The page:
The devastated area is just north of L'Aquila, the city where some 300 people died in another quake in 2009.

Most of the deaths occurred in and around the villages of Amatrice, Accumoli and Arquata del Tronto.

Anguish

Guido Bordo, 69, lost his sister and her husband after they were trapped inside their holiday house in the hamlet of Illica, near Accumoli.

"There's no sound from them, we only heard their cats," he told AFP before the deaths were confirmed.

"I wasn't here. As soon as the quake happened, I rushed here. They managed to pull my sister's children out, they're in hospital now," he added, wringing his hands in anguish.

Among the victims was a nine-month-old baby girl whose parents survived, an 18-month-old toddler and two other young children who died with their parents in Accumoli.

Two boys aged four and seven were saved by their quick-thinking grandmother, who ushered them under a bed as soon as the shaking began, according to reports. She also survived but lost her husband.

Renzi said it was too early to consider what might have been done to prevent the disaster.

"Today is the time for tears and emotion," he said, vowing that his government would start reconstruction work first thing on Thursday.

Bodies in playground

It was Italy's most powerful earthquake since the 2009 disaster in L'Aquila.

"Half the village has disappeared," said Amatrice mayor Sergio Pirozzi, surveying a town centre that looked as if had been subjected to a bombing raid.

The tremors were strong enough to be felt 150 kilometres (90 miles) away in Rome, where authorities ordered structural tests on the Colosseum.

Some of the worst damage was in Pescara del Tronto, a hamlet near Arquata in the Marche region where the bodies of the dead were laid out in a children's park.

With residents advised not to go back into their homes, temporary campsites were being set up in Amatrice and Accumoli as authorities looked to find emergency accommodation for more than 2,000 people.

Amatrice is a hilltop beauty spot considered home of amatriciana, one of Italy's favourite pasta sauces. It is popular with Romans seeking cool mountain air at the height of the summer.

It was packed with visitors when the quake struck at 3:36am (0136 GMT).

Three minutes later the clock on the village's 13th-century tower stopped.

'Out of the blue'

The first quake measured 6.2, according to the United States Geological Survey (USGS).

It measured 6.0 according to Italian monitors, who put the depth at only four kilometres. A 5.4-magnitude aftershock followed an hour later.

Italy is vulnerable to earthquakes and the 2009 tremor in L'Aquila led to lengthy recriminations over lax building controls and the failure of authorities to warn residents that a quake could be imminent.

David Rothery, Professor of Planetary Geosciences at Britain's Open University, said the shallowness of Wednesday's quake had made it more destructive.

But he added: "Unlike the L'Aquila quake, which was preceded by swarms of smaller quakes and led to claims - unjustified in my view - that the eventual big quake should have been predicted, this one appears to have struck out of the blue."

'Voices under the rubble' after quake hits Italy; at least 73 dead

A powerful earthquake devastated a string of mountain towns in central Italy on Wednesday, trapping residents under rubble, killing at least 73 people and leaving thousands homeless.

The quake struck in the early hours of the morning when most residents were asleep, razing homes and buckling roads in a cluster of communities some 140 km (85 miles) east of Rome. It was powerful enough to be felt in Bologna to the north and Naples to the south, each more than 220 km from the epicenter.

A family of four, including two boys aged 8 months and 9 years, were buried when their house in Accumoli imploded.

As rescue workers carried away the body of the infant, carefully covered by a small blanket, the children's grandmother blamed God: "He took them all at once," she wailed.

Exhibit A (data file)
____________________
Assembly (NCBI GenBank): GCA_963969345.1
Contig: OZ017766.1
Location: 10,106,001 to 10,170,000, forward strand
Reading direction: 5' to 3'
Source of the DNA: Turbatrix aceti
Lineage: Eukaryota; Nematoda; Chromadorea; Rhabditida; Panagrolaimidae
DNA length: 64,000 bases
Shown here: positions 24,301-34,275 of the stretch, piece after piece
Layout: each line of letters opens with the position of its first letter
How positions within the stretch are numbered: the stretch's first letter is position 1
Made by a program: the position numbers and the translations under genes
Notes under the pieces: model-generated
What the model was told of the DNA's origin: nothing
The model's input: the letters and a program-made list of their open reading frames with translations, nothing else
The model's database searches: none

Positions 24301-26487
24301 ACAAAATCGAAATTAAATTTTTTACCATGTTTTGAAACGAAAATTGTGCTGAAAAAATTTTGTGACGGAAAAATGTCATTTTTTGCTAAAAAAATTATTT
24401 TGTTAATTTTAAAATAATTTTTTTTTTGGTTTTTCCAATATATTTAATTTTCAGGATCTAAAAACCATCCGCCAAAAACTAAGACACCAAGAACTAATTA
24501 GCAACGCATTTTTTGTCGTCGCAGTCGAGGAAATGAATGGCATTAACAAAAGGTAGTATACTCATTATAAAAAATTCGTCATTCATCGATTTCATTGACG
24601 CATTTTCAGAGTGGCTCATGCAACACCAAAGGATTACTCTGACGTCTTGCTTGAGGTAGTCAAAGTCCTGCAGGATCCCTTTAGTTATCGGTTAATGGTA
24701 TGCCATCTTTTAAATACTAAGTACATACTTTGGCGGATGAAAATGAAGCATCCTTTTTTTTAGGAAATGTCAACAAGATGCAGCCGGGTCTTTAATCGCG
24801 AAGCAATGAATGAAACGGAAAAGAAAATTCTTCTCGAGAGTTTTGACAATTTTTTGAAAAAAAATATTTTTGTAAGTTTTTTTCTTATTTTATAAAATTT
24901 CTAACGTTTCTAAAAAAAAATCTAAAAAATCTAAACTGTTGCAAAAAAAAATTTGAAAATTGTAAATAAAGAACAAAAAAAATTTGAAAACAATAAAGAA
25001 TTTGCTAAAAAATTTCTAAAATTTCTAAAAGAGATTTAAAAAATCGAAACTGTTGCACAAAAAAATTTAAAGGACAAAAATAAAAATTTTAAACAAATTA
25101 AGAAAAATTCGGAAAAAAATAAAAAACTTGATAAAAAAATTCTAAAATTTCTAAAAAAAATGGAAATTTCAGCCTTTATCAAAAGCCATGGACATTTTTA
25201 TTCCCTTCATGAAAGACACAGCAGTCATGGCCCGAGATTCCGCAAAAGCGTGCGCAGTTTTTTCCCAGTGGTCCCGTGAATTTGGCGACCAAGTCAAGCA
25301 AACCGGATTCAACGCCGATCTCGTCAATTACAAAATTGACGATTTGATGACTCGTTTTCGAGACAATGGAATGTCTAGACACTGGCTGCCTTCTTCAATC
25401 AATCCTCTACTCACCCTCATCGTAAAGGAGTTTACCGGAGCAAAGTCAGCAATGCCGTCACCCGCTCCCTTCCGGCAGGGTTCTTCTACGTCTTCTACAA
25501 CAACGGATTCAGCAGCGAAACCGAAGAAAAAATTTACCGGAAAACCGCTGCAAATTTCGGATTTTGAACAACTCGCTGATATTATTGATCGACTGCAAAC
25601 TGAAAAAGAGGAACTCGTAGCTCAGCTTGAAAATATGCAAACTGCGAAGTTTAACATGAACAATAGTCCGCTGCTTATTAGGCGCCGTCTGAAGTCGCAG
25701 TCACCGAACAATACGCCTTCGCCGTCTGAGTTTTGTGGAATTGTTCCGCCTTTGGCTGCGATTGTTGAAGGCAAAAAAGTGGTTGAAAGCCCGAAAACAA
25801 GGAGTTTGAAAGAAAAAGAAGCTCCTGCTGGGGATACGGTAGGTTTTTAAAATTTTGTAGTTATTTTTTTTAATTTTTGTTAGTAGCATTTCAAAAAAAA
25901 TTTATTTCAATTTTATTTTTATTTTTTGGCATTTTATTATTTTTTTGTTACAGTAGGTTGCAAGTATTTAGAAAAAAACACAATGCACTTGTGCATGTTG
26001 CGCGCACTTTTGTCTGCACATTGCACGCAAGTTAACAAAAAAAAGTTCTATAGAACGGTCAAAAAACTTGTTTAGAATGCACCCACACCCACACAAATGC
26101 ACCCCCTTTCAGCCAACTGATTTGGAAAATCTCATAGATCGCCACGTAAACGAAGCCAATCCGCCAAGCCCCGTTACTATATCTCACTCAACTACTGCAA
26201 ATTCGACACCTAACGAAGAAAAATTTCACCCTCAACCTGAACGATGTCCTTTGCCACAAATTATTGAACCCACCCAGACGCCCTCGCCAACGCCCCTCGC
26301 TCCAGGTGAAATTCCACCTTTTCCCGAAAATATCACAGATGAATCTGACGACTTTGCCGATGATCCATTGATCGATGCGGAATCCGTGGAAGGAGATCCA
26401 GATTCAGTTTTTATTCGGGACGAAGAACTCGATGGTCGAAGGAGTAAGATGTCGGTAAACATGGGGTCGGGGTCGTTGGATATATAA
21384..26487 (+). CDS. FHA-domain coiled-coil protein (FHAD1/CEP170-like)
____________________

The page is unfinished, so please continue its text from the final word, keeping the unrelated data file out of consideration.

The army was mobilized to help with special heavy equipment and the treasury released 235 million euros ($265 million) of emergency funds. At the Vatican, Pope Francis canceled part of his general audience to pray for the victims.

Rescue workers used helicopters to pluck trapped survivors to safety in the more isolated villages, which had been cut off by landslides and rubble.

Aerial photographs showed whole areas of Amatrice, voted last year as one of Italy's most beautiful historic towns, flattened by the 6.2 magnitude quake. Many of those killed or missing were visitors.

"It's all young people here, it's holiday season, the town festival was to have been held the day after tomorrow so lots of people came for that," said Amatrice resident Giancarlo, sitting in the road wearing just his underwear.

"It's terrible, I'm 65-years-old and I have never experienced anything like this, small tremors, yes, but nothing this big. This is a catastrophe," he said.

The national Civil Protection Department gave the official death toll of 73 at about 12 hours after the pre-dawn quake struck. Scores more will still believed unaccounted for, with the presence of the summer holidaymakers making it difficult to tally.

DISAPPEARING INTO DUST

Patients at the badly damaged hospital in Amatrice were moved into the streets.

"Three quarters of the town is not there anymore," Amatrice mayor Sergio Pirozzi told state broadcaster RAI. "The aim now is to save as many lives as possible. There are voices under the rubble, we have to save the people there."

Stefano Petrucci, mayor of nearby Accumoli, said some 2,500 people were left homeless in the local community, made up of 17 hamlets.

Residents responding to wails muffled by tonnes of bricks and mortar sifted through the rubble with their bare hands before emergency services arrived with earth-moving equipment and sniffer dogs. Wide cracks had appeared like open wounds on the buildings that were still standing.

The national Civil Protection Department said some survivors would be put up elsewhere in central Italy, while others would be housed in tents that were being dispatched to the area.

Prime Minister Matteo Renzi said he would visit the disaster area later in the day: "No one will be left alone, no family, no community, no neighborhood. We must get down to work .. to restore hope to this area which has been so badly hit," he said in a brief televised address.

A spokeswoman for the civil protection department, Immacolata Postiglione, said the dead were in Amatrice, Accumoli and other villages including Pescara del Tronto and Arquata del Tronto.